Joburg exceeds pre-COVID levels, Cape Town almost there
from DION HENRICK in Cape Town
CAPE TOWN – TRAVELLERS are returning to the South African major cities of Cape Town and Johannesburg with all indications they are bouncing back to pre-pandemic levels.
The World Travel and Tourism Council (WTTC) has revealed the positive signs of recovery for the South African travel and tourism sector.
In 2022, Cape Town’s sector was expected to have grown to US$1,8 billion (R32.3 billion), 28 percent lower than 2019 levels.
Johannesburg’s travel and tourism’s sector is forecast to be worth just over $2,2 billion (R39.6 billion), slightly 4 percent above 2019 levels.
Over the last two years, since the border reopened, both cities (Cape Town and Johannesburg) have witnessed a significant recovery.
Julia Simpson, WTTC President and Chief Executive Officer, stated, “South Africa has long been a world-favourite destination and after more than two years of disruption, it’s great to see tourists heading back.”
She noted tourism provided a massive boost to both the economy and job creation.
“It is crucial that the national and local governments continue to recognise the importance of travel and tourism for the local and national economies, jobs and businesses.”
Jobs are on the rise as the sector recovers.
In 2019 there were more than 170 000 people employed by the sector in Cape Town alone.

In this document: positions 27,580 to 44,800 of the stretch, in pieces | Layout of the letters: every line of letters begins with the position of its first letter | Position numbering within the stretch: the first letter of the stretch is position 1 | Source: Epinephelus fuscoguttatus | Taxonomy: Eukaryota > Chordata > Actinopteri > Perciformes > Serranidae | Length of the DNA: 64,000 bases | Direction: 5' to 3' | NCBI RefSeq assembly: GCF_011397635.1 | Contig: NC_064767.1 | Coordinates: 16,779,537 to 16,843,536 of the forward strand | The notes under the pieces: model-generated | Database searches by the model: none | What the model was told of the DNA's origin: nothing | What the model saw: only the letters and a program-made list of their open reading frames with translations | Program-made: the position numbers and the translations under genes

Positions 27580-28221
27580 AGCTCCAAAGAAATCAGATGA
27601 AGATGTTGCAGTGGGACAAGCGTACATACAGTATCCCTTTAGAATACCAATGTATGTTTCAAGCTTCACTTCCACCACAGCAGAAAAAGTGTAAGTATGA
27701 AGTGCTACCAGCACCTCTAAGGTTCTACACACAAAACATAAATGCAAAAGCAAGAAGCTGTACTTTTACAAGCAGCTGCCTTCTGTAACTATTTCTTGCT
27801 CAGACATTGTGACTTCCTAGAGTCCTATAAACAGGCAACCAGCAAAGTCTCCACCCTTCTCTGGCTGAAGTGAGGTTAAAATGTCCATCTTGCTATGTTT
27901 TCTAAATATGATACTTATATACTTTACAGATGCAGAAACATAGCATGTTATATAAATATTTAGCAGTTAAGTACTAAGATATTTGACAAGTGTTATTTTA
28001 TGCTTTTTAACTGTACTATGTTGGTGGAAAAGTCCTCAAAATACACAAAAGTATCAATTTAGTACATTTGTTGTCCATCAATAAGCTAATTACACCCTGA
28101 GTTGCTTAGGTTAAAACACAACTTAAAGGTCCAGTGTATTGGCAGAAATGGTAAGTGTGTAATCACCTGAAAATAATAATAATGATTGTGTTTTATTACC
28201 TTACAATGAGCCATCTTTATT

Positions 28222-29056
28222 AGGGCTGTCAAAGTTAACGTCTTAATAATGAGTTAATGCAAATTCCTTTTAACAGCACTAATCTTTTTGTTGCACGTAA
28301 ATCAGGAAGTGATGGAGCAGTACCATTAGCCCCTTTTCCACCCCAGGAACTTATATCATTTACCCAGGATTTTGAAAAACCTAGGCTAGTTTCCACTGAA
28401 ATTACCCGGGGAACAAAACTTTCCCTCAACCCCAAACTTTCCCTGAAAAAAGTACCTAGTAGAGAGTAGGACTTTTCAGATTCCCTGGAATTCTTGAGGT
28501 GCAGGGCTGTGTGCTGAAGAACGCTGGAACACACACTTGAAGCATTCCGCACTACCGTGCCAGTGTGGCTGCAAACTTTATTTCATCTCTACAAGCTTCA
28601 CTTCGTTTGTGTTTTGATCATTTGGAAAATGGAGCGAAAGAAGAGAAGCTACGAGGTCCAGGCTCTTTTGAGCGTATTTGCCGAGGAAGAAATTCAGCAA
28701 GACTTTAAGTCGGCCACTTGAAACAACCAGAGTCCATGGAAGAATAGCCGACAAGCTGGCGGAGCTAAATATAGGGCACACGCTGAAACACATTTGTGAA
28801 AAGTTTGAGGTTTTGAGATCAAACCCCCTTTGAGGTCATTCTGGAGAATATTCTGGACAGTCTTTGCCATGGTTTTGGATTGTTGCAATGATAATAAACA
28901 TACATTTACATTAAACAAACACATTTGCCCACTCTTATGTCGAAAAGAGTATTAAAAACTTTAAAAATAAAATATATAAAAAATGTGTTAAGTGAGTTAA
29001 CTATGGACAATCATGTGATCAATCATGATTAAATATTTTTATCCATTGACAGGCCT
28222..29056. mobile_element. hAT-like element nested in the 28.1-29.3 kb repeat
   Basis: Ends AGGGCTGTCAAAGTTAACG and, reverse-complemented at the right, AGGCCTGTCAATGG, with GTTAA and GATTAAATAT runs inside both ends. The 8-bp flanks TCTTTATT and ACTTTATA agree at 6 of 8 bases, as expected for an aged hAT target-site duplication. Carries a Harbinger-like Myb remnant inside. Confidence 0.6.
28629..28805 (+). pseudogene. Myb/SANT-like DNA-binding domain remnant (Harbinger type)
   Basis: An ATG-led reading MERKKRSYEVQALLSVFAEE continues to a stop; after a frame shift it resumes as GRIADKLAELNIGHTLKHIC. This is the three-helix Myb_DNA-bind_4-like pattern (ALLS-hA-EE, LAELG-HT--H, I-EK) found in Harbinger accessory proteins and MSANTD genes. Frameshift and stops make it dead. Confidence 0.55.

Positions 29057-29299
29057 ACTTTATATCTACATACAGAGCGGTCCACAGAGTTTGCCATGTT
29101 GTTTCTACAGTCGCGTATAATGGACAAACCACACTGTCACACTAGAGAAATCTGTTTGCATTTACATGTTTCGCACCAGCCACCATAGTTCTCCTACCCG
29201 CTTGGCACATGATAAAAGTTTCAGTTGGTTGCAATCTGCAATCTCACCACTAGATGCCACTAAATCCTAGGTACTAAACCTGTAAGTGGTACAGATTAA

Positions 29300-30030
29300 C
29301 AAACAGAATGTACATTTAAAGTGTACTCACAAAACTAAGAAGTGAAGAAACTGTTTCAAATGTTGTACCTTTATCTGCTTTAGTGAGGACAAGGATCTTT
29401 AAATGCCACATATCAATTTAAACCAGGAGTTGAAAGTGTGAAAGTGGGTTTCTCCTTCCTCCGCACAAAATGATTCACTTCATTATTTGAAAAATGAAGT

In 2020 this figure dropped to just over 117 000 (-32 percent). In 2021, employment grew by 8 percent to 127 000 jobs. It is expected to have grown at a two and a half times that rate in 2022, to reach more than 152 000 jobs.
In “Joburg” before the pandemic, there were over 138 000 travel and tourism jobs but this number fell by 28 000 to just over 110 000 in 2020.
A 10 percent rise in 2021 saw the number increase to more than 120 000.
WTTC is forecasting jobs to grow three times as fast in 2022 to reach more than 156 000 jobs in Johannesburg, which is 11,5 percent more jobs than pre-pandemic levels.
The report also shows that the sector’s contribution to both cities will increase by more than $2,25 billion over the next decade.
According to the global tourism body’s forecast, Cape Town’s travel and tourism sector is expected to contribute over $3,3 billion and Johannesburg’s will provide a boost of almost $800 million by 2032 to reach just under $3 billion annually.
– CAJ News